So now that I’ve moved across country again, I’m sifting through stacks of boxes, most of them filled with paper – letters, photos, books, clippings and articles – and I’ve come to the realization that it’s out of control. I’d like to think I’m not a bona fide hoarder. But the argument could be made.
I trace the beginning of this to sometime after the birth of my first child, when, like so many first-time parents, I shot a lot of photos. A lot. And this was back in the days before digital cameras, so the piles of prints and negatives grew at an alarming rate.
Now that my kids have grown and moved out into the world, I’m left with these boxes of images of the little people they used to be. I also have their report cards, certificates, drawings, letters, etc. etc. I did winnow the piles before we moved. But not enough.
As another season of irrational consumption unfolds in our complacent nation, I find myself thinking perhaps this will be the year I try to be more creative and less acquisitive. I’m dreaming of a small Christmas.
In truth, we’ve been on a down-sizing arch for several years now, starting when we left the wide open spaces of rural Virginia and headed for urban Seattle, where tiny bungalows and cottages abound. The charm and practicality of making do with less is that it makes life simpler. With less to clean, less to maintain, less to heat and cool, there’s more time for the simple pleasures of life.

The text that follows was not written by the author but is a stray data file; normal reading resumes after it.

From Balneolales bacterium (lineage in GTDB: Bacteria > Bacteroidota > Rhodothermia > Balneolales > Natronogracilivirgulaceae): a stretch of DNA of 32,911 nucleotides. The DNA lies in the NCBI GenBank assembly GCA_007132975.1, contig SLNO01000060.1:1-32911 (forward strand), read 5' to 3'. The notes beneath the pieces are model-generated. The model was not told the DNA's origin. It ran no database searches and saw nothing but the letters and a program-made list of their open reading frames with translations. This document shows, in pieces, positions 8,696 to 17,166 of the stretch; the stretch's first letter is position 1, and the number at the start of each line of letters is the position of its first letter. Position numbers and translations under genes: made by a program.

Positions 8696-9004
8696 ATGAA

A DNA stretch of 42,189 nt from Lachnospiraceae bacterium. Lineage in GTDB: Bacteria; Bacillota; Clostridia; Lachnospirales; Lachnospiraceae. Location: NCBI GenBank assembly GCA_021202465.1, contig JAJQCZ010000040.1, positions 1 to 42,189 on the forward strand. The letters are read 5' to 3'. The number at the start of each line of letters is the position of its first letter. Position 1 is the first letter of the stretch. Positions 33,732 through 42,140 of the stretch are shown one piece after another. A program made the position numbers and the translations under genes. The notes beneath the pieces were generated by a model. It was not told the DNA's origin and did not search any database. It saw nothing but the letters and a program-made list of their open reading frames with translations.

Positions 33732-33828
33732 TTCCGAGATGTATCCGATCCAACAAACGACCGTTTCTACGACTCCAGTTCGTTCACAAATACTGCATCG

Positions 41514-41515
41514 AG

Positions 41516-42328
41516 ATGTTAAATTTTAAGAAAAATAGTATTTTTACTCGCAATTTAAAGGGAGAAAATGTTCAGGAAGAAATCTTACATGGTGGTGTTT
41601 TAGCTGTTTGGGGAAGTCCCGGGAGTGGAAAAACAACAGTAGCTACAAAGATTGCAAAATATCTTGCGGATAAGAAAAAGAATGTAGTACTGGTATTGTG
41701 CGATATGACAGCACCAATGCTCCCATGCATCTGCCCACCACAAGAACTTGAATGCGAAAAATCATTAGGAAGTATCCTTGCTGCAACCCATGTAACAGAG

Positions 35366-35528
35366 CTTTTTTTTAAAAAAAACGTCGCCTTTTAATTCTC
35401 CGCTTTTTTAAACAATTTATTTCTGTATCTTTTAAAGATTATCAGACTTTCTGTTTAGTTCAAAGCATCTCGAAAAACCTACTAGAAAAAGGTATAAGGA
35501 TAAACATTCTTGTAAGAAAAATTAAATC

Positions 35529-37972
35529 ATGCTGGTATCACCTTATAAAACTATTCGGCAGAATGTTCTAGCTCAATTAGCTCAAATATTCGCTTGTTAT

For me, that means gardening, and I’m downsizing there as well. There was a time when I thought I could manage ten acres of wild and wooly nature. Nature soon set me straight on that idea. Now my goals are more modest. A tiny backyard with a few flower beds, perhaps some beans and a contented cat, and I’ll be a happy camper.
The trend toward downsizing is catching on in these economically challenging times. A recent article in The Washington Post took note of the “tiny house” movement, which has been gaining popularity in the last ten or fifteen years. Most of these petite charmers come in under 200 square feet. I’ve seen bathrooms bigger than that in some of the more grotesque MacMansions blighting once-open spaces outside the Beltway.
Lovely old homes have their place in the architectural landscape. But the rash of blimped-out super-sized dwellings that have become standard in so many areas in the last twenty years has produced vast tracts of unwalkable “neighborhoods” where life without a car is unthinkable, and where there’s more empty space inside the houses than outside them.
In his landmark book 1973 book Small is Beautiful British economist E. F. Schumacher wrote:
“The modern economy is propelled by a frenzy of greed and indulges in an orgy of envy, and these are not accidental features but the very causes of its expansionist success. The question is whether such causes can be effective for long or whether they carry within themselves the seeds of destruction.”
Schumacher’s wisdom inspired many of the environmental projects that have helped to raise awareness of our dependence on Earth’s natural resources. Our willingness to make changes in our own lives remains a critical part of the mission.
No one ever said it would be easy. Just thinking about it makes me tired, I’ll admit. But at least now that I have a much smaller house to clean, I have a little more energy to put to better uses.
I don’t know if I’ll ever have the discipline to whittle my stuff down to the point where it can fit in 200 square feet. But at least I’m trying to lighten the load for the next move, wherever it may take me.